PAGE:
Could you describe your creative process on the basis of a piece, live performance or album that's particularly dear to you, please?
One of the pieces I like the most is “Profondeville” (from my first album Le Son Grave).
I spent months building and finishing this piece but it was a milestone that made things easier I think. I use a lot layers of unchanging notes that sound like telegraph messages. They are like the beginning of a canvas. I think I played various measures of these and then looped them and probably replaced them on the grid afterwards. They were better guides than a click which drives me nuts. With those layers, new patterns appeared.
I had a kind of unpredictable rhythm that allowed me to surprise myself. I converted some of those patterns into drums elements. Some drum elements were also played. Now I had to build something with a melodic consistency. I used the Moog Voyager and it might have been the first time I used It on a track. Of course I’ve looped so many measures of this and at the end the result was pretty boring if I remember well. I had to build a kind of narration and travel through textures and spaces. I wanted the track to feel like it was always moving, in search of balance but with kind of a sick mind which I often sort out using detuning.
I generally prefer some instruments stay a bit out of tune. I also used the Moog Voyager for soundscapes. Maybe the soundscape was even the beginning of another demo. Numerous tracks I’ve done come from merging different tracks which I guess is pretty common.
At some point I really needed to finish the track. I felt I had to shake things up so I went to my rehearsal space and hit the drums very hard (for other tracks I’d hit the drums first and then would turn some patterns into drum machines). Endless mixing sessions later (I was learning by that time) I finally could release the track in a version I wouldn’t even be able to play during my solo sets!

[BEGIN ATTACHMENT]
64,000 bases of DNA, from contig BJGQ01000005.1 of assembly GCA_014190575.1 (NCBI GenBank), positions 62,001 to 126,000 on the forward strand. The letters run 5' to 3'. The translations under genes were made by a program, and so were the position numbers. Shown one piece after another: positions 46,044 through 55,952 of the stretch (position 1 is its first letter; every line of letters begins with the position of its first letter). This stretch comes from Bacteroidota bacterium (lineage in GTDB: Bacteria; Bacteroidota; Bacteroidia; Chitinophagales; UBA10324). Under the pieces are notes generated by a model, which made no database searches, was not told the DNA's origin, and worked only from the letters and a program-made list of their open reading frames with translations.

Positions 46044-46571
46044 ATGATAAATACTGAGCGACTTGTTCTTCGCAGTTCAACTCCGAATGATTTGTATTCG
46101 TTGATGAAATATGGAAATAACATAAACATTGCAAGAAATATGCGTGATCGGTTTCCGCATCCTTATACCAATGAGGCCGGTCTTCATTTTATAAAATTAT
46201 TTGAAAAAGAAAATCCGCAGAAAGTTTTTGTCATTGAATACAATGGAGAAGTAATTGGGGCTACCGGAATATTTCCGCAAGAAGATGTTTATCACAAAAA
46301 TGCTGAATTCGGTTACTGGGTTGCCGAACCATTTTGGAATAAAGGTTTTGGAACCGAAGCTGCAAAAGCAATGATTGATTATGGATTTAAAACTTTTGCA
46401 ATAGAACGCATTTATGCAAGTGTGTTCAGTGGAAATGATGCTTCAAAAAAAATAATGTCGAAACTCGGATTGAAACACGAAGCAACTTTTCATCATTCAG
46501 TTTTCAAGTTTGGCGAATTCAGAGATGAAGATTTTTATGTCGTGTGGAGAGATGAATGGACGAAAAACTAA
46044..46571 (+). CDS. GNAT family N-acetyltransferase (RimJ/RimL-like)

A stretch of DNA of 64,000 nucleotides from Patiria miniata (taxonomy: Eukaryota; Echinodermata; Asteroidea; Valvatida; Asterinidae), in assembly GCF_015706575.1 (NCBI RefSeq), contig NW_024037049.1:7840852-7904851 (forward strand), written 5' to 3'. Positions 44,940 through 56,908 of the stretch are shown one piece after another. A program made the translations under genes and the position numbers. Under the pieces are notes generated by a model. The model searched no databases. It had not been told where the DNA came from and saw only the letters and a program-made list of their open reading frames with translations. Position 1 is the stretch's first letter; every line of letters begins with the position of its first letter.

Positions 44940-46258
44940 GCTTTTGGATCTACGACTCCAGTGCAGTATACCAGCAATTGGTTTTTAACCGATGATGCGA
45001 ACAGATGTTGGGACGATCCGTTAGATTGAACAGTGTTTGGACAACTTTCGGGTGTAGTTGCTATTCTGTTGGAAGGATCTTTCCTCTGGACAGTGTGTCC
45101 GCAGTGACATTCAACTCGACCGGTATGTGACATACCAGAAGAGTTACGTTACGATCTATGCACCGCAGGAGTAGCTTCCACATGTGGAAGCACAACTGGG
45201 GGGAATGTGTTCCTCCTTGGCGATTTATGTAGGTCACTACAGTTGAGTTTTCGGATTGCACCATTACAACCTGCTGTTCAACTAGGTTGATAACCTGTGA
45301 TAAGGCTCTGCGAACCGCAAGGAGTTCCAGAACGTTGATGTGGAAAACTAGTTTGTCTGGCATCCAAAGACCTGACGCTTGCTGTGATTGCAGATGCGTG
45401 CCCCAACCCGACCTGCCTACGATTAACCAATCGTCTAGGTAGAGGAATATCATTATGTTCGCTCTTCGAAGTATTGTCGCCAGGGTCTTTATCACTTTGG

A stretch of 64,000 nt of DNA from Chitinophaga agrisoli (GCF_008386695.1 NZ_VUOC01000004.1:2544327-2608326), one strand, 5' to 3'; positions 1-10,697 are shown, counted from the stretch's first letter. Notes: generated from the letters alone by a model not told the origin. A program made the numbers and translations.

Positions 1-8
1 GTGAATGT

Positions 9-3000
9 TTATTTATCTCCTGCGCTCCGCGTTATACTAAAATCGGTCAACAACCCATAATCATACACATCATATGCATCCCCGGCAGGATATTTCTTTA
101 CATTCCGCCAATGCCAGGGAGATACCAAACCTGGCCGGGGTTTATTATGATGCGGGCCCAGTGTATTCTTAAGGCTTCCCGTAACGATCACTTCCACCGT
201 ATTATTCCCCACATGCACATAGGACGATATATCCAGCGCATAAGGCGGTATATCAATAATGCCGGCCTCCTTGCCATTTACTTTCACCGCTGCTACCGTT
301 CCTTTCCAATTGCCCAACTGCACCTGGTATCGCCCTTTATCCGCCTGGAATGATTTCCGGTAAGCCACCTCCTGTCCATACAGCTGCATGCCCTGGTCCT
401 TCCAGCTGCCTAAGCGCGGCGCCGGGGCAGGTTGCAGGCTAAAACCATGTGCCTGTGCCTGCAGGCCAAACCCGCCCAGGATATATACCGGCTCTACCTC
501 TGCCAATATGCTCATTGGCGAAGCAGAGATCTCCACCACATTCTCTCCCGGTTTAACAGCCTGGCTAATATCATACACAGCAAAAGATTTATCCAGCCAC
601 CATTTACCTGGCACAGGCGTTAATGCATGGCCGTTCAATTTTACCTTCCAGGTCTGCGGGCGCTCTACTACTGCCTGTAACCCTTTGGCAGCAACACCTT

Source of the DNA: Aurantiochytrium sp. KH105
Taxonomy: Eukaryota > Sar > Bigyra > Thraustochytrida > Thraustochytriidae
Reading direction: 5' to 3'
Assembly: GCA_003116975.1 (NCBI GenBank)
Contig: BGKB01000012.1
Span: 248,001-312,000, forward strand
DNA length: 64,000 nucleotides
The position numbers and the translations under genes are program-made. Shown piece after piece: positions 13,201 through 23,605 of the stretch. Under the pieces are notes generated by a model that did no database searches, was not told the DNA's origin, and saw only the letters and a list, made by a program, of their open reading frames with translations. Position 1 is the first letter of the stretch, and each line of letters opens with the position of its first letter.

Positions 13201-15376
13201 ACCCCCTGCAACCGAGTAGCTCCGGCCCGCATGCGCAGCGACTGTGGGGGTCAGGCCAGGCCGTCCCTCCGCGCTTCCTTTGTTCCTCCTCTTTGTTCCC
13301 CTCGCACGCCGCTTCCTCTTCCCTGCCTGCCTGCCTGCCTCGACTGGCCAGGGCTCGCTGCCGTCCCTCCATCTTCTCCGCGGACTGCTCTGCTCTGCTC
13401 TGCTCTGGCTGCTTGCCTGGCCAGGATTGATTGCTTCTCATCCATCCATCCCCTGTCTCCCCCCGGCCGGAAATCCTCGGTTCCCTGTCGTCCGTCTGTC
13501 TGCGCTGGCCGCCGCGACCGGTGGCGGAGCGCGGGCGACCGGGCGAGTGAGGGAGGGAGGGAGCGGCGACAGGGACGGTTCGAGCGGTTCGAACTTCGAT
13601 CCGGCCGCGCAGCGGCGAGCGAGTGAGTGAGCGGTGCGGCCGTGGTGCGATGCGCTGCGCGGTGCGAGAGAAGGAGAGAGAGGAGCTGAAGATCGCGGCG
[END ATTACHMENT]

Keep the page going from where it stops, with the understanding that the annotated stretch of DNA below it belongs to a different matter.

Listening can be both a solitary and a communal activity. Likewise, creating music can be private or collaborative. Can you talk about your preferences in this regard and how these constellations influence creative results?
Creativewise I’ve always been solitary because I have my speed, and I need to have control on the process. But I nourish myself all the time with impressions around.
Rin was the moment I opened the arrangement work to someone else - this being Yannick Dupont - who plays electric bass and synths in the band. He’s also a great drummer. He goes fast, which I like, and could respond instantly to what I was asking him in the recording process. He has played a lot of improvised music in his whole career so there wasn’t any rehearsal needed before we’d record. And that suits me because composition and recording are done at the same time. So everything was generally simpler than what I experienced before.
You have to deal with the other’s personality and respect his approach which gives him a responsibility in the creative process as well. It doesn’t mean I have learnt to work with other people. It just means I’ve learnt to work with Yannick Dupont.
How do your work and your creativity relate to the world and what is the role of music in society?
I thought about this for the first time two years ago while working on demos for Rin.